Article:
FITs are Government incentives for individuals and companies to generate their own electricity using renewable energy such solar power. They provide a fixed payment for each unit of electricity generated for 20 to 25 years, which provides a predictable, long-term inflation-protected revenue stream for investors. There is a further tariff for energy that is not consumed and which is sold in to the national grid.
The prices guaranteed under FITs are set high enough to provide an attractive return in investment after taking into account the cost of the system, sunlight available and other variables.
Foresight established this VCT because it believes that FITs will lead to rapid growth in the sector and attractive returns for investors. The firm is looking to raise up to £40m for this VCT and will build on its experience in solar power investments in Europe. It has invested in solar power projects in Spain and Italy of more than £150m since 2007.
Foresight says the technology to use solar energy to produce electricity is tried and tested, with solar panels now familiar to many people. It sees solar power as an attractive investment because it is supported by legislation in the form of FITs and the government has committed to generate 15 per cent of all the UK’s energy from renewable sources by 2020.
The firm says demand for solar electricity is not dependent on economic recovery and that government spending cuts will have little impact because it is the electricity supply companies, not the Government, that pay the FITs.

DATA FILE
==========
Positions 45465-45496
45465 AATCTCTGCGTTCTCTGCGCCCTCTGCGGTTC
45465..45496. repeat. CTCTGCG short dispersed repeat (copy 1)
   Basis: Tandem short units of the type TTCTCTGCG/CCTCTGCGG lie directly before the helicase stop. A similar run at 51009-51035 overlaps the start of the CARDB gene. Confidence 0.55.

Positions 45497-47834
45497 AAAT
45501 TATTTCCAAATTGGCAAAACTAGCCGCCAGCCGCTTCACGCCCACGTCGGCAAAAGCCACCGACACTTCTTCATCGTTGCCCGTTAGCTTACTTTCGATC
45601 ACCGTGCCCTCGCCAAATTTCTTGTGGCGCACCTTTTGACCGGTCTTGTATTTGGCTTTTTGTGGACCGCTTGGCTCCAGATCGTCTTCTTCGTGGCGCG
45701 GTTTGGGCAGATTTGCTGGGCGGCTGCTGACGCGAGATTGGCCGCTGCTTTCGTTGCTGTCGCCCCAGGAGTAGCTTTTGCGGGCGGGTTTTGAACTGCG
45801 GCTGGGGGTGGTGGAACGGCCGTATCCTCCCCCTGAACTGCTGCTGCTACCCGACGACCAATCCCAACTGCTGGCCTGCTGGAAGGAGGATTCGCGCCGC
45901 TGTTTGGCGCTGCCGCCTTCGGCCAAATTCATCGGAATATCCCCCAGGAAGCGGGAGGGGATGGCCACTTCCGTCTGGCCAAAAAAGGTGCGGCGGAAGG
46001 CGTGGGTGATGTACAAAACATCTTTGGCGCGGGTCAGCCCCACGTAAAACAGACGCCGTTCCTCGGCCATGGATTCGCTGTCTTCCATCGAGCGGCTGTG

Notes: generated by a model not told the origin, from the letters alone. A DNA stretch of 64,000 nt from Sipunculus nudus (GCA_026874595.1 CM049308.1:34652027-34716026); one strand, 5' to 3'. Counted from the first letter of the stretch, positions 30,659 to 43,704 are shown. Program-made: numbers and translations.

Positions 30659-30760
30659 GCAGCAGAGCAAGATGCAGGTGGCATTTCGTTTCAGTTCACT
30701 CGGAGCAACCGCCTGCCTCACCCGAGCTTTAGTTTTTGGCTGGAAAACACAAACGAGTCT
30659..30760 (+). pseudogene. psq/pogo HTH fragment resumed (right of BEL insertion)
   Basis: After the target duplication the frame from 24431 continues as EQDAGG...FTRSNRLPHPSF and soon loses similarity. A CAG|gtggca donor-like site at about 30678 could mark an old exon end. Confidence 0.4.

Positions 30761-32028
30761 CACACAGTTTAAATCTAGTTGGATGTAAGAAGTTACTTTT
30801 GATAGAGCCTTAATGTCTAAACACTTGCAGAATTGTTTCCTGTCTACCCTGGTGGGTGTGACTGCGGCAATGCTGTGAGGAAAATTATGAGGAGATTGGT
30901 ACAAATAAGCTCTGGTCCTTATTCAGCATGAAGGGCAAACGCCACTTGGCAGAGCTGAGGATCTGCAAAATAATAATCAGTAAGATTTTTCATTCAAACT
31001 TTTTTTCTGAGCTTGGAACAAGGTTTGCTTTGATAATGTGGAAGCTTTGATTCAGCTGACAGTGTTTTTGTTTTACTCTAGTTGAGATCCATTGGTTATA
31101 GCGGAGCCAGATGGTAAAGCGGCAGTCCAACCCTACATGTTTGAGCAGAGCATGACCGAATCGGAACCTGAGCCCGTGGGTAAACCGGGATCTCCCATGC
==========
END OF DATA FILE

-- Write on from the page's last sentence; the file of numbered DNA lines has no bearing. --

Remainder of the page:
The VCT will have a five-year life but there is an individual rollover option for investors who want to stay invested after five years. It will also have a zero discount buyback policy, where any discount to net asset value will be managed through buying shares back at their net asset value.
This product could be useful for investors who share Foresight’s expectations of growth in this sector and who prefer a VCT to an enterprise investment scheme such as the Downing low carbon EIS fund.
Foresight’s experience and relationships with contacts built up over the last few years could be useful in finding UK investment opportunities but a range of factors could represent risks. Differences between the forecast and actual levels of solar power produce could impact on returns, as would any changes in legislation and in the costs of solar panels and other equipment.